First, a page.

Defining Documents in American History: The 1970s (1970-1979)
Defining Documents in American History series, produced by Salem Press, consists of a collection of essays on important historical documents by a diverse range of writers on a broad range of subjects in American history. This established series currently offers eighteen titles ranging from Colonial America to the present volume, The 1970s.
This volume, Defining Documents in American History: The 1970s (1970-1979), offers in-depth analysis of a broad range of historical documents and historic events that shaped this turbulent decade from the end of the conflict in Vietnam to the resignation and pardon of Richard M. Nixon to the Camp David Accords. The 70s saw a continuation of the Cold War along with growing alarm over escalations in the nuclear arms race. Talks and treaties such as the Anti-Ballistic Missile Treaty marked renewed efforts by the United States and Russia (USSR) to ease tensions and reduce the proliferation of offensive and defensive nuclear weapons. On the domestic front, Roe v. Wade worked its way through the courts, and Harvey Milk delivered a clarion call with his speech against California’s infamous Proposition 6. Bill Gates launched a discussion about the pirating of software that continues to the present day with implications for software developers and artists alike. Through the close study of 49 primary source documents, this text delivers a thorough examination of important international, political, domestic, environmental, and technology concerns in the U.S. from 1970 to 1979. The material is organized under six broad categories:
• The Vietnam War
• Nixon and Watergate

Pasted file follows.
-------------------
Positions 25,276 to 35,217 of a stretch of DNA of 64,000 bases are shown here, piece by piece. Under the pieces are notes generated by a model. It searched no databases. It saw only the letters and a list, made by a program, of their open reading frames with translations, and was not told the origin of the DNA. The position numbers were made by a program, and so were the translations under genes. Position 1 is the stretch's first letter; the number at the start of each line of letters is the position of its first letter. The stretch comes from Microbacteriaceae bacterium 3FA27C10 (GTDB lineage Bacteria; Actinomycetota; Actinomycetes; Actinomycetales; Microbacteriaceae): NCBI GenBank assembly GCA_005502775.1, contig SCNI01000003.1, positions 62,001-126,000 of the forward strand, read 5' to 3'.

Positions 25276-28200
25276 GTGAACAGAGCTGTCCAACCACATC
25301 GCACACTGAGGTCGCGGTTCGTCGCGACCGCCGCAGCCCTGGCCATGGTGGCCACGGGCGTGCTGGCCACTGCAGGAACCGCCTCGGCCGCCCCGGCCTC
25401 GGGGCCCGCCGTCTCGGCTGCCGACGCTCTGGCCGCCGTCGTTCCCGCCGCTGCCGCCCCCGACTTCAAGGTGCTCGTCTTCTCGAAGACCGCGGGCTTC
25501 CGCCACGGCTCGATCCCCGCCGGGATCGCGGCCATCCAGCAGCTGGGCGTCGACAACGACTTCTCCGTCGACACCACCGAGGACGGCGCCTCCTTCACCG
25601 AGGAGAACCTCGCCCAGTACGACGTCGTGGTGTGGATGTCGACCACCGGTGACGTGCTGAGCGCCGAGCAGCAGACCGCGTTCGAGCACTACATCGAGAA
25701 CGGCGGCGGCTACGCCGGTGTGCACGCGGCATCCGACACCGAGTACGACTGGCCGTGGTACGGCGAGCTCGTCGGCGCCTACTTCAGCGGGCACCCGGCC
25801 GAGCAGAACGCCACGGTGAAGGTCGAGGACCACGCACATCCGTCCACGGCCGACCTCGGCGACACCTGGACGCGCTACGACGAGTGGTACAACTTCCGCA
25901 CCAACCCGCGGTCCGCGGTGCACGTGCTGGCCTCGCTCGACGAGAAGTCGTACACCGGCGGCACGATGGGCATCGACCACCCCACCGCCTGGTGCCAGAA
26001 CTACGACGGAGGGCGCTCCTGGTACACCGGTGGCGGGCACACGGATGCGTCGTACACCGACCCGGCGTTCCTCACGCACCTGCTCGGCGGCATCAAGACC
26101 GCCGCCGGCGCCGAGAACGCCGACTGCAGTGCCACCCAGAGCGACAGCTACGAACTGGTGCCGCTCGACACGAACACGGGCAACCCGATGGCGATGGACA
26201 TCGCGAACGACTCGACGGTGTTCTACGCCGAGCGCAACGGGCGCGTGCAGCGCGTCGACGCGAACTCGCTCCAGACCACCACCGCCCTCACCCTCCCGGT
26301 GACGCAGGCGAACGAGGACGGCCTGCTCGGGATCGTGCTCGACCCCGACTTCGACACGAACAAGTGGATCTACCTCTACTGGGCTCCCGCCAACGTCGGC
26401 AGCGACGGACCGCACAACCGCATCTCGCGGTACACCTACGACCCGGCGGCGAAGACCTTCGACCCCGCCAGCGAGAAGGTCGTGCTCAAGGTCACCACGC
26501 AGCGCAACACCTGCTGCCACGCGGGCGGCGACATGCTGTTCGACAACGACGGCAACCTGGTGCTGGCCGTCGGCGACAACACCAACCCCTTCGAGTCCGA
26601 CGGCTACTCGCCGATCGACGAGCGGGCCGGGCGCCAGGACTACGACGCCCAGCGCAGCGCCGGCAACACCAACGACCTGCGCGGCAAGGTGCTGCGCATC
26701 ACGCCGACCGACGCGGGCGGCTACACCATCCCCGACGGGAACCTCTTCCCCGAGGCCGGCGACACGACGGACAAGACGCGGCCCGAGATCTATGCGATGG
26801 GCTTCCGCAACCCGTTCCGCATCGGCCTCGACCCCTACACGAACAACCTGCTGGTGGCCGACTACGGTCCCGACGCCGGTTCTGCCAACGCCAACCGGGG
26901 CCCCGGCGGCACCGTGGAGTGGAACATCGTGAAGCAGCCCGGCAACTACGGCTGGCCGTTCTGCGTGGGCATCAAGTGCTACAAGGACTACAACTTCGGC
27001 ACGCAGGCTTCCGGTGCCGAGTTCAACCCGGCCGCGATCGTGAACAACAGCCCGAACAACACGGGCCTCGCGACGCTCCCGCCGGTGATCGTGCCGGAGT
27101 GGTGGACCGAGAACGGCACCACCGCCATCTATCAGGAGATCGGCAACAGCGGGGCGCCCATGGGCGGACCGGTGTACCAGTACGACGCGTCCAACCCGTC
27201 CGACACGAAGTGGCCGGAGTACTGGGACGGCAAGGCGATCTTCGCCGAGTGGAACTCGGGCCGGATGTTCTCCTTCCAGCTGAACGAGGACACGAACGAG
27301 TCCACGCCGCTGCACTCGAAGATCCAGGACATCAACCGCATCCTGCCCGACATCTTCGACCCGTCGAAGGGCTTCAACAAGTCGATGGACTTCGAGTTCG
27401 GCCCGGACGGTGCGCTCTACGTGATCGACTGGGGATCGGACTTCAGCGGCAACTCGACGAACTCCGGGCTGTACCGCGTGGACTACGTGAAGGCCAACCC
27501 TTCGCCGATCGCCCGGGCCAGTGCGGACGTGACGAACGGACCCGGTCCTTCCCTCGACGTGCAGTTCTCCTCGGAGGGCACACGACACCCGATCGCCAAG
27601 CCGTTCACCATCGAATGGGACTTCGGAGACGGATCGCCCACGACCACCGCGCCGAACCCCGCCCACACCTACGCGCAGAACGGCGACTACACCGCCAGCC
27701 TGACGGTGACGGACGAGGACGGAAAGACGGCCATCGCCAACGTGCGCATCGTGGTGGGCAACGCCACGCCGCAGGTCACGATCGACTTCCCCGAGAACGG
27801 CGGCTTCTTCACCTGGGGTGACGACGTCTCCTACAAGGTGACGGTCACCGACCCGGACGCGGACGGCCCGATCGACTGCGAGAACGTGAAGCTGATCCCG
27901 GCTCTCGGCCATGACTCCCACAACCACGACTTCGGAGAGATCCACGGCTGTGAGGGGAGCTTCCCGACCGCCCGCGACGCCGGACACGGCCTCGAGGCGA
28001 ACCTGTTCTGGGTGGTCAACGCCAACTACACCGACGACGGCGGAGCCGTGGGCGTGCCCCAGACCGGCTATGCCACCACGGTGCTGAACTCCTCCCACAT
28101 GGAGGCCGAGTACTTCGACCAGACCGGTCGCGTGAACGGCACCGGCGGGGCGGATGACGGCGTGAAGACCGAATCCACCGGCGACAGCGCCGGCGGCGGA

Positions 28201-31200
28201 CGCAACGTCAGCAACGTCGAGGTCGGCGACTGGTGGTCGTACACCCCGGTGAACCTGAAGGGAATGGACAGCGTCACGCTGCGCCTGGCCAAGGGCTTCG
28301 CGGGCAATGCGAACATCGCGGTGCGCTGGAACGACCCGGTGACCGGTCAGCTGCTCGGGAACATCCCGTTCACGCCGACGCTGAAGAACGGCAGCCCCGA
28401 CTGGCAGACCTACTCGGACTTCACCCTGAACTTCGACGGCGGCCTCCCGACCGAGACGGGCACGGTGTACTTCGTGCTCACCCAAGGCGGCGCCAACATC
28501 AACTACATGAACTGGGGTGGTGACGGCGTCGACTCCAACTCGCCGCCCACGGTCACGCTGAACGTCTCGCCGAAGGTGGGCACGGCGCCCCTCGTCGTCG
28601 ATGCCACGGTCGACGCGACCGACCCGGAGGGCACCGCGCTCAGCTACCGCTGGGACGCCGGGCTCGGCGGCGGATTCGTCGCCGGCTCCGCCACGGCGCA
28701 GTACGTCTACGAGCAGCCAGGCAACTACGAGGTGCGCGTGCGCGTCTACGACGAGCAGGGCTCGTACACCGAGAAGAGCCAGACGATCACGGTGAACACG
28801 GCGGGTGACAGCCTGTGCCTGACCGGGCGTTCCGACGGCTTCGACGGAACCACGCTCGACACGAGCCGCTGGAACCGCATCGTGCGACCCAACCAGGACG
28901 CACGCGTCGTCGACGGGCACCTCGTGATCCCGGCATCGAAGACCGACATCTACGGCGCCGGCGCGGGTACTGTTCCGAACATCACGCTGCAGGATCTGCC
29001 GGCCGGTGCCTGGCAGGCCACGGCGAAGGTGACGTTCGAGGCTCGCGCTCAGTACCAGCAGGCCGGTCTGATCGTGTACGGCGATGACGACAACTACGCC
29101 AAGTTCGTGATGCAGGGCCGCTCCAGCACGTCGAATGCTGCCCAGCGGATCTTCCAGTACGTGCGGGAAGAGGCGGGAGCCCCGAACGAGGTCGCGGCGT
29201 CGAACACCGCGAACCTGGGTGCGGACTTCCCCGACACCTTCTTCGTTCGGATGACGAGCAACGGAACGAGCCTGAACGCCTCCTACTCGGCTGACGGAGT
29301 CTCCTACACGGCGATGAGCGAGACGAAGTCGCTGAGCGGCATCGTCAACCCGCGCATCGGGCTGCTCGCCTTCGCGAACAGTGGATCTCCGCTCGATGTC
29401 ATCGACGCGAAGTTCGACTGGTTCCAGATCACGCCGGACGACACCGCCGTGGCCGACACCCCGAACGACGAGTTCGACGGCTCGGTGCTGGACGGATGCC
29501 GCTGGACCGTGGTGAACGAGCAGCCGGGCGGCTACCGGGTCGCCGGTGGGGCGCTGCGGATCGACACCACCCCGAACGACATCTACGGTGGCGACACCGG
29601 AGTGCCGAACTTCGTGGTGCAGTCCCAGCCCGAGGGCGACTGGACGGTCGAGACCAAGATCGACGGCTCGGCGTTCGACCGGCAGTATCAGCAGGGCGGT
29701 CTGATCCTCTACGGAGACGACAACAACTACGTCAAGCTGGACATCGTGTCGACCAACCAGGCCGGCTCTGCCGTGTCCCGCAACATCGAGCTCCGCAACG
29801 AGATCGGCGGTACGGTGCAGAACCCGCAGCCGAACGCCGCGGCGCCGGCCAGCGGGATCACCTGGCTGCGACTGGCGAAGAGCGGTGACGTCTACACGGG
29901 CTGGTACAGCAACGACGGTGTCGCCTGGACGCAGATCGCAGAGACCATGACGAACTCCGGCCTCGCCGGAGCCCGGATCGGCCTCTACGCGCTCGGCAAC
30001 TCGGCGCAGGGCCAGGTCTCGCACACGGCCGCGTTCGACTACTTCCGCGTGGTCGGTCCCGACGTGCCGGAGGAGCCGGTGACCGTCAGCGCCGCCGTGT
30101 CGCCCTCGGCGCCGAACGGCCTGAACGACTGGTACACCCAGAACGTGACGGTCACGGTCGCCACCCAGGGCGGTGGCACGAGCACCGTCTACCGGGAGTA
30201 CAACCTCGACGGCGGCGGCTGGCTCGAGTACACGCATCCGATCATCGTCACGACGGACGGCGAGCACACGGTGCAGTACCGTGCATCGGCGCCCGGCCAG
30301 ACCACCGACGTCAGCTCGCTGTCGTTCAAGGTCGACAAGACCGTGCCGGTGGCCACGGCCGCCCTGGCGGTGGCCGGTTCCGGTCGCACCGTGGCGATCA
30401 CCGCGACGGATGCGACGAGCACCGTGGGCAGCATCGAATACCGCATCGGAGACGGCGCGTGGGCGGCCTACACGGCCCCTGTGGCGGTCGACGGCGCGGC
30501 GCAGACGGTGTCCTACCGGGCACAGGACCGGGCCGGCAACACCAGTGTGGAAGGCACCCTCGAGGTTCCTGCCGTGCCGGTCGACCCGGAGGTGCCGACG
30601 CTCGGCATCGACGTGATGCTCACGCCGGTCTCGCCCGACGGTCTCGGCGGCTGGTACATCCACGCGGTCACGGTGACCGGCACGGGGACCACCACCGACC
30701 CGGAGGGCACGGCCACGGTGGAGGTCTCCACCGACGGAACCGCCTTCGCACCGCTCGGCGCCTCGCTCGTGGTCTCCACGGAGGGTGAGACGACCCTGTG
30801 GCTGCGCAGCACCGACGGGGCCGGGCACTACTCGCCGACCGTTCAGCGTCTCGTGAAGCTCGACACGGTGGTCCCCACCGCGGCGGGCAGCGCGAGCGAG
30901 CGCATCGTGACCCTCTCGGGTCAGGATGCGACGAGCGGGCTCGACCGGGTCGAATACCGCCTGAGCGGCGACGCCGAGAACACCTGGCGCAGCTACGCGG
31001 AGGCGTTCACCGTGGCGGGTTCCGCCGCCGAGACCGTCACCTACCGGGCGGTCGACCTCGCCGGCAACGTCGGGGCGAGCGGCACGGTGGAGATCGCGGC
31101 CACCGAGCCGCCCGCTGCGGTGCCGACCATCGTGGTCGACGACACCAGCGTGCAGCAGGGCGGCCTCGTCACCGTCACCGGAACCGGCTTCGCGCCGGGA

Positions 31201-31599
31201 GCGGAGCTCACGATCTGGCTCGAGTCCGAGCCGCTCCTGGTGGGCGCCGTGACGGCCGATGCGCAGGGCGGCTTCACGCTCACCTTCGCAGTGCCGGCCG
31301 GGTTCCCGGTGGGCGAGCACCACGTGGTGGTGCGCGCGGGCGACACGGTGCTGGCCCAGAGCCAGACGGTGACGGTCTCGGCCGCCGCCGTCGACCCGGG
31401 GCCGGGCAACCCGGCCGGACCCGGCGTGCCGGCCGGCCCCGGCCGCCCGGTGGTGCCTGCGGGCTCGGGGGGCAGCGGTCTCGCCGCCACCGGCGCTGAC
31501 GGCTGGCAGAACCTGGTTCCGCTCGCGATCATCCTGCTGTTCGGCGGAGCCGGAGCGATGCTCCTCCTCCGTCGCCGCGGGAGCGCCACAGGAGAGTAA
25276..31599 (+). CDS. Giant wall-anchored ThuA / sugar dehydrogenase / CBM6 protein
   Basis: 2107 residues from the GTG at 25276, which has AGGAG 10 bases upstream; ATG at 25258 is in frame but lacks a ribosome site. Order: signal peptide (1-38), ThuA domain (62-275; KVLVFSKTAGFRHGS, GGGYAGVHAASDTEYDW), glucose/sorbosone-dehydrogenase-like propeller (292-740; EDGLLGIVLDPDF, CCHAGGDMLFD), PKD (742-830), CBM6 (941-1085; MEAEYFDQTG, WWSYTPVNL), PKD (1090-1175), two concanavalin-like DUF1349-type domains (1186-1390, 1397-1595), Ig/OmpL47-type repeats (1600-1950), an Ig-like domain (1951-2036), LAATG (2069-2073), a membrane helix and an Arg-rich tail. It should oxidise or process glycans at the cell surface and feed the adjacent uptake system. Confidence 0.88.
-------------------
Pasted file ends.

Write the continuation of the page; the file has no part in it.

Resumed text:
• The Cold War and the Middle East
• Domestic Affairs
• Environmental Developments
• Science and Technology
Historical documents provide a compelling view of important aspects of American history. Designed for high school and college students, the aim of the series is to advance historical document studies as an important activity in learning about history.
The 1970s contains 49 primary source documents— some in their entirety. Each document is supported by a critical essay, written by historians and teachers, that includes a Summary Overview, Defining Moment, Author Biography, Document Analysis, and Essential Themes. Readers will appreciate the diversity of the collected texts, including speeches, constitutional amendments, senate testimony, political speeches, laws, government reports, international treaties, letters, and court opinions, among other genres. An important feature of each essay is a close reading of the primary source that develops evidence of broader themes, such as the author’s rhetorical purpose, social or class position, point of view, and other relevant issues. In addition, essays are organized by section themes, listed above, highlighting major issues of the period, many of which extend across eras and continue to shape life as we know it around the world. Each section begins with a brief introduction that defines questions and problems underlying the subjects addressed in the historical documents. Each essay also includes a Bibliography and Additional Reading section for further research.
• Chronological List arranges all documents by year.
• Web Resources is an annotated list of websites that offer valuable supplemental resources.
• Bibliography lists helpful articles and books for further study.
Salem Press would like to extend its appreciation to all involved in the development and production of this work. The essays have been written and signed by scholars of history, humanities, and other disciplines related to the essays’ topics. Without these expert contributions, a project of this nature would not be possible. A full list of contributors’ names and affiliations appears in the front matter of this volume.